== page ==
Monday, August 24, 2009

Dan Baum: Nine Lives

This is the best book I've read in a long time. And not just because the books I've read lately have been pretty mediocre. Dan Baum's "Nine Lives" is a great book. Hurricane Katrina haunts me- I didn't visit New Orleans till December of last year, but the devestation from Katrina is still in a word, devestating. Saint Bernard Parish and the 9th Ward are still hollowed out with acres of open space where there used to be tightly packed housing. It would be a perfect place for urban exploring. Only, it's not. It's a perfect place for rebuilding and bringing people home. It's a perfect place to see government miscarried, and racial injustice at it's finest.

I watched Spike Lee's When The Levees Broke about two months ago, and I highly recommend watching that before reading this book. It's a more factual look at the events before and surrounding Katrina, including a discussion of the politicians involved, and Hurricane Betsy- Katrina's Grandma, if you will. Say what you will about Spike Lee, but he has a lot of the players in this documentary, and he lays it out pretty clearly. Hurricane Katrina was a failure of so many systems. It was a failure of foresight: Hurricane Betsy happened in 1965, and broke some of the same levees on Lake Pontchartrain. Both Lee and Baum quote people in the know who said "we knew we had to fix those levees" and "we knew this would happen again." What's that cliche about history- forget it and you're bound to live it again? Katrina was a failure of local and national government in the short run- how on earth did they leave people stranded in a city with no food, no water, no services, no hospitals for 10 days? And it was a failure of government in the long run- how on earth did they have a city that had no foresight- no PLAN for when the levees broke- and there were people so poor, and so unwilling to leave (can you blame them?) that there was no emergency plan? Shove them in a sporting facility? With no food, no water, no bathrooms, no security? No medical care? And then blame the victims? Right, they didn't get out. Oh, wait, they COULDN'T get out because they didn't have functioning vehicles, or better, anywhere to GO! And then, the failure of afterthought- oh, these refugees in their own country- scattered around the country away from the city that is more than a city but a network of families- oops, forgot about them, and their suffering. Epic fail.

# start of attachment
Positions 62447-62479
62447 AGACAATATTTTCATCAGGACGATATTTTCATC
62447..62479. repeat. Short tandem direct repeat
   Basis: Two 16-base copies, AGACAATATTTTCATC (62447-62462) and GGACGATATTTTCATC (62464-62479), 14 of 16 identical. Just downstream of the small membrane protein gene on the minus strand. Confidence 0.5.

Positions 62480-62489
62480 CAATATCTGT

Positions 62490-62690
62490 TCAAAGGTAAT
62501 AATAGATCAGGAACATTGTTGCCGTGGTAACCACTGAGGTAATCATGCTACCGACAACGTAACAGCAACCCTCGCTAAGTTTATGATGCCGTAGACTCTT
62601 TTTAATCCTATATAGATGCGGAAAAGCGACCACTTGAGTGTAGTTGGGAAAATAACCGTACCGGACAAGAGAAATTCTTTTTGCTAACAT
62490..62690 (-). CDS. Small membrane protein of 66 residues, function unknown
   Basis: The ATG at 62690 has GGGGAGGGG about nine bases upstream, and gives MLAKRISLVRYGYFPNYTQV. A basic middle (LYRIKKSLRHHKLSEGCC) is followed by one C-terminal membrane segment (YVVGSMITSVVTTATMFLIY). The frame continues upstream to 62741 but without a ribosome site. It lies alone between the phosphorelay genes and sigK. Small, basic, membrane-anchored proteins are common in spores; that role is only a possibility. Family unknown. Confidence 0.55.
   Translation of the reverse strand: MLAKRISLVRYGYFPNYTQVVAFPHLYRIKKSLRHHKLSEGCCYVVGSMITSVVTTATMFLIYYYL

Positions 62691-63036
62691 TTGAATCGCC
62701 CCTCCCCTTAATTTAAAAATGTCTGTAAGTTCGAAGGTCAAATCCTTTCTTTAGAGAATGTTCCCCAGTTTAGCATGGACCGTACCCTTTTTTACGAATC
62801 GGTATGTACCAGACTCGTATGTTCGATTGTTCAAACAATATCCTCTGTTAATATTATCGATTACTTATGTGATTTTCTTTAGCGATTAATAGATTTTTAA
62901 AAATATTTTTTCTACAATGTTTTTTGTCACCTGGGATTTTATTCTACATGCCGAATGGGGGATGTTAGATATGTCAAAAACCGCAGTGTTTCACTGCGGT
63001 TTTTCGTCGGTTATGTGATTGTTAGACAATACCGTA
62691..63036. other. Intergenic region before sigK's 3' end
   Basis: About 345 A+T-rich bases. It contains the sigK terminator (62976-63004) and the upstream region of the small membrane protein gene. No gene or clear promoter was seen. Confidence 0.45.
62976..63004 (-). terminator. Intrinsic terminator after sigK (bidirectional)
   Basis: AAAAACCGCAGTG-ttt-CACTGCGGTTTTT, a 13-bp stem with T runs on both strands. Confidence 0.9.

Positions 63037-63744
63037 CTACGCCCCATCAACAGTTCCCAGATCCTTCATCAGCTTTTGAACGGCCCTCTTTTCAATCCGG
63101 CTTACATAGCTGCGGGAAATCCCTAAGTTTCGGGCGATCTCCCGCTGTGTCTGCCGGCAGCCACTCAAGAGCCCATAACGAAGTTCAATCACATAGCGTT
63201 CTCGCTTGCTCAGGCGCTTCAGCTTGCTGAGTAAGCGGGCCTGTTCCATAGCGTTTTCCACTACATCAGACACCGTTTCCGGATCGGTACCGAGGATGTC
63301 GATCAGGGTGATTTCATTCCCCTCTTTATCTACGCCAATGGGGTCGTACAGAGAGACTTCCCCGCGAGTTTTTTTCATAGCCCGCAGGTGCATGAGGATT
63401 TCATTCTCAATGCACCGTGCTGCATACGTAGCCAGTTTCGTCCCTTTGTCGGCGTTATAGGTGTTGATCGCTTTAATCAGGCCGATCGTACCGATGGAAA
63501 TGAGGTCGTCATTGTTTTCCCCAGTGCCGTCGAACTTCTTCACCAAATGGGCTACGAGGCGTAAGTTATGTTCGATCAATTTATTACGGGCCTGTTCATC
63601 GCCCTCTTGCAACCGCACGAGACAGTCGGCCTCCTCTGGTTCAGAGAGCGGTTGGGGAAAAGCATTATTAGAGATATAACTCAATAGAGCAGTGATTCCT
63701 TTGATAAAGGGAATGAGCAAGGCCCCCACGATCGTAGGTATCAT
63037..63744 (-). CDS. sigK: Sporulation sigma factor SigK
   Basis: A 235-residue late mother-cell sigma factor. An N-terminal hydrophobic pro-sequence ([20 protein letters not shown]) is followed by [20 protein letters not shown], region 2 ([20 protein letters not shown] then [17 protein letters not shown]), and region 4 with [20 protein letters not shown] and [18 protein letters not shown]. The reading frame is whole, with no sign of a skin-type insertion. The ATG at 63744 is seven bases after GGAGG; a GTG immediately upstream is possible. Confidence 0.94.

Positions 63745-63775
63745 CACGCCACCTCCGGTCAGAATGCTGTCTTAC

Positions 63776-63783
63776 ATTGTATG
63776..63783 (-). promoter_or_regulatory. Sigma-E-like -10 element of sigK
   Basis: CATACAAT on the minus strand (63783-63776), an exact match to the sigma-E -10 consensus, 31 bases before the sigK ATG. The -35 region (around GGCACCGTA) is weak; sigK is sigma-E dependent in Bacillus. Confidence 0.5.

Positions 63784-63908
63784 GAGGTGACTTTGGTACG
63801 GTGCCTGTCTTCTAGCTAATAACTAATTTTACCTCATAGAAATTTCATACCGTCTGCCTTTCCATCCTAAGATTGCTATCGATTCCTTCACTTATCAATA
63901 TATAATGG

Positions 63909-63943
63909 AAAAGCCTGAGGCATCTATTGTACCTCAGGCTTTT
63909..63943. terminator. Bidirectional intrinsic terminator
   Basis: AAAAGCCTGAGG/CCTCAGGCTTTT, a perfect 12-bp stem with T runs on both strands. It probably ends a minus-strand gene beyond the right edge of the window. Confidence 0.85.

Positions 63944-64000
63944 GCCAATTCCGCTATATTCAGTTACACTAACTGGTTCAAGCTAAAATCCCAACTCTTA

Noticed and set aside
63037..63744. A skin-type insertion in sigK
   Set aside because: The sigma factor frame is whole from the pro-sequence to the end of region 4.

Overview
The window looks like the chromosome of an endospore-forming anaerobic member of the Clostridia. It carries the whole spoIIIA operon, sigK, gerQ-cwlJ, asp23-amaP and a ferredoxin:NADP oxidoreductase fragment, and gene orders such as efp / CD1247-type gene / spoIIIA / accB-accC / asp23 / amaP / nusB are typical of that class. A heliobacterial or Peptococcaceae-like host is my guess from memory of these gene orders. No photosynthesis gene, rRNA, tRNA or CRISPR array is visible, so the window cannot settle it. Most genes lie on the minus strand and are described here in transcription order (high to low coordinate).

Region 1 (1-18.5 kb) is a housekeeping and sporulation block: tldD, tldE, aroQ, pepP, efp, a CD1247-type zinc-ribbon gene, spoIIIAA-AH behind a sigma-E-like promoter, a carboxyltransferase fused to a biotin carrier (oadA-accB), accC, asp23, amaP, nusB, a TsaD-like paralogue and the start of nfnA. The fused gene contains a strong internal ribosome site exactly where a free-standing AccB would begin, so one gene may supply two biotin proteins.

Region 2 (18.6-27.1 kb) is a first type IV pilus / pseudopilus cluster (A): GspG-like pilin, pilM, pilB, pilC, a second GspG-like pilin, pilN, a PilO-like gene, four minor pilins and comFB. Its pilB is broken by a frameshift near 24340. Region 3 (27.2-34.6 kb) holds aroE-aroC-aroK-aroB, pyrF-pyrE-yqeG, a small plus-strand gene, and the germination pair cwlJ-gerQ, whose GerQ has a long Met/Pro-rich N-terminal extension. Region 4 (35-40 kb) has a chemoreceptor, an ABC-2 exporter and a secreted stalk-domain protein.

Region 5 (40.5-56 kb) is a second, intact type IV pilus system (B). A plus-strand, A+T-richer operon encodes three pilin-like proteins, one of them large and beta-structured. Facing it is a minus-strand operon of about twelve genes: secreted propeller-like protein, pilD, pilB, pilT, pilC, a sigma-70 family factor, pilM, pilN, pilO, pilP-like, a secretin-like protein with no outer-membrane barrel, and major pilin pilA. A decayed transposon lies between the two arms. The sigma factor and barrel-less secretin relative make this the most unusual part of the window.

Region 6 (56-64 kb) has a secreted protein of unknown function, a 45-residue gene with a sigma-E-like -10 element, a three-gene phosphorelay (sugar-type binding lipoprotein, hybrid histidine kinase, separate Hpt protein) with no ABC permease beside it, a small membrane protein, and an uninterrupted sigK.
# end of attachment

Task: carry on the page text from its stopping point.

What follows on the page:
So Spike Lee, and probably all the other articles that you've read and seen on TV, sets the stage for Baum's book. Dan Baum was a New Yorker writer who covered Katrina for the magazine and selected nine people for his book. He follows their stories, starting with Grandma Betsy, through Katrina and a little past (we're not much past- it's just coming up on the 5 year anniversary, and I'll tell you, based on my experience and the lives in the book, I'm not sure how much has changed). Baum has picked a wonderful "cast" and tells their lives in an extremely readable fashion. He has a cop, a rich white civic leader, a parish coroner, the wife of one of the Lower 9th Ward heroes of the Mardi Gras celebrations, a teacher of band (critical to New Orleans culture), a woman who grows up in the 9th Ward, a drifter who moves from LA to New Orleans, a trandsgendered person, and a black union leader. Some meet, some never know of the existance of the others. But they represent parts of New Orleans, and without being overtly political or laying out "this is Katrina", they tell the story. Half of the book is pre-Katrina, and I had to put it down as the section with Katrina happened. I liked the characters too much to deal with the next part. I was too humbled by their lives, and the United States' failure.

Read this book. Don't forget history. It repeats.

hbw- things fall down

3 comments:

Dan Baum said...

Thank you very much for your generous reviews. Readers who would like to know more about Nine Lives can visit www.danbaum.com.
Again, many thanks!

Dognerd said...

I'll definitely check it out - thanks! I've been plowing through books because of vacation so I want to keep them lined up and stay in the habit.

thb said...

And, THB sez it is a great read as well, with the focus on the pre-Katrina lives (goes back many years) and the post-Katrina section impossible to put down. In its way, it is a feel good story, as some refuse to give up their town in what has to have been an avalanche (after the hurricane) running down the hill at the survivors non-stop for years.